We had a couple of releases with China Records’s sublabel Indochina, then when Warner records merged with Emi the label disappeared, and we just did what we wanted again - not bothered about it being 'egg music’ and we had an opportunity with Backroom Beats on Twisted records to make the downtempo soundtrack stuff we'd been experimenting with. Working with Benji Vaughan we made Venice Beach from what it was to what it is now.. and also Lost at Sea. That's how we came across Interchill too. Then suddenly we had a new deal and then Tocadisco and Guetta's Electro house remix gave us a no3 and worldwide no1 which was another twist - kind of took us away from chill music.. for a while ... hah. We came back though.

>>You just released an excellent album with Az-Ra (Greg Hunter) called Galactic Love Machine. Tell us about the making of it and how you and Greg worked together.

Well thank-you.. we’ve known Greg for a long time and always loved his music, as we worked with his brother Shaun for years, Not just Shaun's live sound but writing music together and learning all about electronic music, laptops, sequencing, live midi syncing and so on. It was fascinating stuff. We spent days/ weeks/ months writing tunes, bits, pieces, whilst on tour, and that all connected back to Greg, They both have the Hunter gene it seems...him more worldly, floaty, and obviously we loved his work with little fluffy clouds, Orb, Subsurfing, The Matrix soundtracks..and so much more.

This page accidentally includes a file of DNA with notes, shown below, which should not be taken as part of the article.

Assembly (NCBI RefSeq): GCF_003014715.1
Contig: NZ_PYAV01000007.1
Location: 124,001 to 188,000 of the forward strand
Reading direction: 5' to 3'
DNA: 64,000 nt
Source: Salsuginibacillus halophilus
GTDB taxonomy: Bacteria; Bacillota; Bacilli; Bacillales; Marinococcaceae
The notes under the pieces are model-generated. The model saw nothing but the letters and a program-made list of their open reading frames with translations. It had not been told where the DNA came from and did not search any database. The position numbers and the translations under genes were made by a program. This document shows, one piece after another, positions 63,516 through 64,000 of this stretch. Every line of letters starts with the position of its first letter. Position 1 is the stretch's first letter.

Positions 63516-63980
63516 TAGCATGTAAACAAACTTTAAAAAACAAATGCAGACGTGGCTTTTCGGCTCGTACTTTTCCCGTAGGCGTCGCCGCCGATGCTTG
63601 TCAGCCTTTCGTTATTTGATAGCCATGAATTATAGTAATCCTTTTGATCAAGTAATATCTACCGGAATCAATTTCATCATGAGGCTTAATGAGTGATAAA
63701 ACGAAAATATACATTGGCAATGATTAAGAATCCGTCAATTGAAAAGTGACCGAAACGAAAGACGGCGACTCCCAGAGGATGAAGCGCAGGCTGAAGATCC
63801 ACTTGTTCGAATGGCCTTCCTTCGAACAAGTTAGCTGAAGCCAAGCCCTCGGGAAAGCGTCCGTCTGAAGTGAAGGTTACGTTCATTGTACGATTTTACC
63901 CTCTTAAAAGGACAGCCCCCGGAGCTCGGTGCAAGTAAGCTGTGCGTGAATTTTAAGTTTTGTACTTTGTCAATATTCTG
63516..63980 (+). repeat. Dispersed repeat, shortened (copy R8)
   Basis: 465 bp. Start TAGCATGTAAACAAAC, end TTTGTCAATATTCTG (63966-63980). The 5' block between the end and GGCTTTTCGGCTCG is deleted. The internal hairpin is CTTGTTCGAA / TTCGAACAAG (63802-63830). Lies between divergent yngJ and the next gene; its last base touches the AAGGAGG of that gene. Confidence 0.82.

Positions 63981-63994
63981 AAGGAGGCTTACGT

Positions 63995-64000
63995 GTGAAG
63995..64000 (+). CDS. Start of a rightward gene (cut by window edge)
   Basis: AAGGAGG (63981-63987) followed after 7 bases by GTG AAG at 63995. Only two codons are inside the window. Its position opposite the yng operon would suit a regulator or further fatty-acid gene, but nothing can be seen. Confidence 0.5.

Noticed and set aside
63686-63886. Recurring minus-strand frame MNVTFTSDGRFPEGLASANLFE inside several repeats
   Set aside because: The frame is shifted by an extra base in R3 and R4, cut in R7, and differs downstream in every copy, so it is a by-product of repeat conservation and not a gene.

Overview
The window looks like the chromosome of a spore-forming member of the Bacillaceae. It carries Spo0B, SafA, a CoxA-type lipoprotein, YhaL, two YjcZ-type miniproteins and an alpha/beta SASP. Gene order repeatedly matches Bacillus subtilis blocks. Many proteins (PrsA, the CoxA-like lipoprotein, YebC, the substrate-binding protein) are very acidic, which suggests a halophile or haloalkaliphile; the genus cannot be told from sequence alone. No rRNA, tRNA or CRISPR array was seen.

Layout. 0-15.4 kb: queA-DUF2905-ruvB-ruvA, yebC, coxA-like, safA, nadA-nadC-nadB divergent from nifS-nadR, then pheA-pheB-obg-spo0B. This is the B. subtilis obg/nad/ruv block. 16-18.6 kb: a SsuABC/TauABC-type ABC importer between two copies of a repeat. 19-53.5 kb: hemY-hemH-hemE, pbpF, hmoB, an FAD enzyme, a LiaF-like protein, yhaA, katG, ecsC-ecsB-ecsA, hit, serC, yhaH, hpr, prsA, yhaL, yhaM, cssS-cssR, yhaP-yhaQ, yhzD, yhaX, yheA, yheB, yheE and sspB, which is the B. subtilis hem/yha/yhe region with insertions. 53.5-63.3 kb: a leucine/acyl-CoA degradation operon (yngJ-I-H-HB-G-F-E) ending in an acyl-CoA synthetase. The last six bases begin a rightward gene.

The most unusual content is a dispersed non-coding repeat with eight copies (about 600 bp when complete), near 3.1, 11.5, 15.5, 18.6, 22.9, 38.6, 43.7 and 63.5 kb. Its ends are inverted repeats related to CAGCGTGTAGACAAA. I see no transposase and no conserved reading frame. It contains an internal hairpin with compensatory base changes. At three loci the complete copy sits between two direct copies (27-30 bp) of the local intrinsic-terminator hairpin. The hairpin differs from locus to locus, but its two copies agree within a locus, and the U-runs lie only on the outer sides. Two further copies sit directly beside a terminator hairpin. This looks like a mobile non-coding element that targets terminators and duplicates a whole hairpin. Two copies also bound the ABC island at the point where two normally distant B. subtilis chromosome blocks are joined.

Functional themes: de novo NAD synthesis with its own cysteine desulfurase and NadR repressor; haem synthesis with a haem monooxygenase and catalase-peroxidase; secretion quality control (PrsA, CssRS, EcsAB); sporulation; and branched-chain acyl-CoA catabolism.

Psyfunk was the first tune we made - it took ages. Then we got more involved and excited about it all, and we did more, plus remixes/ versions etc.. and he really opened our eyes to more space in the music. Shaun his brother helped us make it all happen. Its been awesome to co write and bring ourselves into a different direction with Greg’s music and make something new together.
He really helped us empty tracks out, bring out the purity of each sound, like the beauty of the moog on its own, for instance in Unfunkd, - when it gets that delicate the subtleties really sing out, and basslines we never thought were basslines but...

Sometimes its hard when you come from a live background to not think of it as 'guitar type sound, or 'bass' or drums. or 'keyboards’. Because when you’re in a band you often delegate that department to that particular musician.. These were more 'sounds'- things were in between 'roles'. You wouldn’t jam it in a room with musicians.. but you jammed it kind of differently.. it worked and had its own rise and fall and interaction between sounds..
A lot of the drums came from live sessions - and chopping up drum recordings can make a filtered question and answer all of its own ..In a way its like a conversation you may have in a verse; a/b mirroring, then a 4 part turn around, counterpoints, juxtapositions, combinations of electronic stutterings and soft piano. It kind of 'rewires the brain' but keeps it 'heavy but light' , playful.... and in some cases beautiful.